Designing Sustainable Stormwater Management Systems (SWMS)
In our last blog, we discussed the basic requirements for determining water quality and quantity for a given project’s stormwater management system (SWMS). We will now continue the storyline to include designing SWMS with sustainability in mind.
Some great examples of low impact development (LID) SWMS are bio-swales, rain gardens, pervious pavement systems, green roofs, and rainwater harvesting systems.
In the past, underground storage SWMS were normally designed when a particular project’s real estate value was at a premium and space was limited. A good example would be an urban city center type project that required a certain commercial density of buildings, parking, and open space to make the project economically feasible and still meet code. An engineer would normally design an underground SWMS to temporarily stage water in the system and slowly bleed it down via percolation in the soil or outfall through a bleeder into an adjacent waterway. The ideal approach would be to design a system that could potentially store water, and then use it for non-potable uses such as irrigation, flushing toilets, or even as make-up water for larger A/C systems. The dilemma often experienced is the fine line and sometimes large costs of storing water for onsite use, but then still plan for the system to function during a back-to-back rainfall event. The key to properly designing an underground storage SWMS is to balance the non-potable water usage with the jurisdiction agency requirements to meet the water quality and quantity criteria.
I know… too much engineering mumbo jumbo. Keep it simple! Let’s say you have a bath tub and you fill it up to the top. Now the tub is full right? What happens if you add more water to the tub? It overflows the tub boundaries. This is the same basic principle with an underground SWMS. Now, what if you filled up the same tub and you add an overflow device into another storage system. Also, what if you pulled the plug in the tub bottom? The water will start leaving the tub at a specific rate. You can apply these same principles in designing an underground SWMS to function the same way. The bleed-down rate (like removing the plug) could be a pump taking water out of the system to be used for irrigation, flushing toilets, or A/C makeup water. The extra storage could be another underground or above-ground system, using the storage in a previous pavement system, or even utilizing storage in a bio-swale.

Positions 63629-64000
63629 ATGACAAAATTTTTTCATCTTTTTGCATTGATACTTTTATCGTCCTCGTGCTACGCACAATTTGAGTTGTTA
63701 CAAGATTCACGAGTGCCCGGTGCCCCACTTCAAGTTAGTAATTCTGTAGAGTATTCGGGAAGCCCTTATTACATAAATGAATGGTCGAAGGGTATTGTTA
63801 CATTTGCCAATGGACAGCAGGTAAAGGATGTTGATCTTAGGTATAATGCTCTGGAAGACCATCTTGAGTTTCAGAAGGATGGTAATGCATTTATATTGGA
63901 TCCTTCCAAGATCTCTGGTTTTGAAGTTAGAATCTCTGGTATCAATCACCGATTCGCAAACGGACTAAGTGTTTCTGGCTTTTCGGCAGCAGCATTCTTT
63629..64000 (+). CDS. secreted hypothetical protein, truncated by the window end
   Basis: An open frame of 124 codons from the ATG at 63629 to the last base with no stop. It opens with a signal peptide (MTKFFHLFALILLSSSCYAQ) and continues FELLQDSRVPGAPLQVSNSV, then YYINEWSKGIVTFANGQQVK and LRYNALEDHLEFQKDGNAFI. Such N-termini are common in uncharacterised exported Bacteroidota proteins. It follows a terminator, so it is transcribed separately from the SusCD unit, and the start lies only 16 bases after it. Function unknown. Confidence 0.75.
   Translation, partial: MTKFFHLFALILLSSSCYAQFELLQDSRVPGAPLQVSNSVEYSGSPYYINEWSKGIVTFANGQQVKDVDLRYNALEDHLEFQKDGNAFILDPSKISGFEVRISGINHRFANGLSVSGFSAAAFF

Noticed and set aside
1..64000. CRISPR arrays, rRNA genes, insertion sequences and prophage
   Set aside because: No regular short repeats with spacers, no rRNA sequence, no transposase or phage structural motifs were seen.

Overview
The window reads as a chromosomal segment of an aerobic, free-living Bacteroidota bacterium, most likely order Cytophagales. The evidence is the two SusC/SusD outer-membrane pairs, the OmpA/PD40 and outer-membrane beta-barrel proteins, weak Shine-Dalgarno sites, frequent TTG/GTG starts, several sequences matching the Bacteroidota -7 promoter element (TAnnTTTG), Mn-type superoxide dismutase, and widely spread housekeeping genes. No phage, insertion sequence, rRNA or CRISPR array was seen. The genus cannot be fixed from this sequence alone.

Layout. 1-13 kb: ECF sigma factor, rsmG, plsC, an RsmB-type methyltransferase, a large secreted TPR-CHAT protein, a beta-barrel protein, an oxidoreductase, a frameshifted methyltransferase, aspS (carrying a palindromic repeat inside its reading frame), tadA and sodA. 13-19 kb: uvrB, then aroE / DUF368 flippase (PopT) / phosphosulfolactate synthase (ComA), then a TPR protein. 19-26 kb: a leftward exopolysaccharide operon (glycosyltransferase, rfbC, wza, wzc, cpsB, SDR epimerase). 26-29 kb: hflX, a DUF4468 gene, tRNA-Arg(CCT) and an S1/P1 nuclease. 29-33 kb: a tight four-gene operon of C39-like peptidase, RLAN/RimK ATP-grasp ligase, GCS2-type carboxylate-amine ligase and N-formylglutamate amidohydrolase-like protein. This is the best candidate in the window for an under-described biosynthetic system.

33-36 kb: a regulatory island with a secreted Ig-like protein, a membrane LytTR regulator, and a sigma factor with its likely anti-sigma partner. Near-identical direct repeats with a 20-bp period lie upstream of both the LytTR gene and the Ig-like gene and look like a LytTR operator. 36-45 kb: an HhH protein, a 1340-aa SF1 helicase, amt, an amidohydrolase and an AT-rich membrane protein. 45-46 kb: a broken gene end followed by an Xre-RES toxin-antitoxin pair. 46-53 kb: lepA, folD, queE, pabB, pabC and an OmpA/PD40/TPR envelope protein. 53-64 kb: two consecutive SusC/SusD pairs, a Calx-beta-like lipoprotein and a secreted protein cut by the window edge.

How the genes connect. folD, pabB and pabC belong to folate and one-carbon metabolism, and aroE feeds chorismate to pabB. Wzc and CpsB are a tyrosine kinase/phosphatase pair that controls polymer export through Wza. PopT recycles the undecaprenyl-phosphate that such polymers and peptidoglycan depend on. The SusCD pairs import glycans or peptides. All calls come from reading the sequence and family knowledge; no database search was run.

Just be creative and be prepared to spend a little bit more time with your jurisdictional agency reviewers that will be approving your SWMS system, but it will be worth it in the end. Also, you might even be able to save some utility impact fees with the water you conserved to help pay for a portion of the underground SWMS. There are also other tricks to reducing the size of the required SMWS, but you will need to contact us to learn more. We don’t what to give out all our innovative solutions at once. Check out our next Blog topic on “Pervious Pavement Systems” in Sustainable Engineering & Design, LLC next month blog…
David L. Phillips, P.E. Treasure Coast Branch Chair USGBC South Florida Chapter Committee Member St. Lucie County School Board Energy Advisory Committee Member Florida Green Building Coalition Board Member
LEED AP BD+C | President
Sustainable Engineering & Design, LLC
Consulting Civil Engineers
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David L. Phillips, P.E.
Treasure Coast Branch Chair
USGBC South Florida Chapter
St. Lucie County School Board Energy Advisory Committee
Florida Green Building Coalition
Board MemberHarvest Food & Outreach Center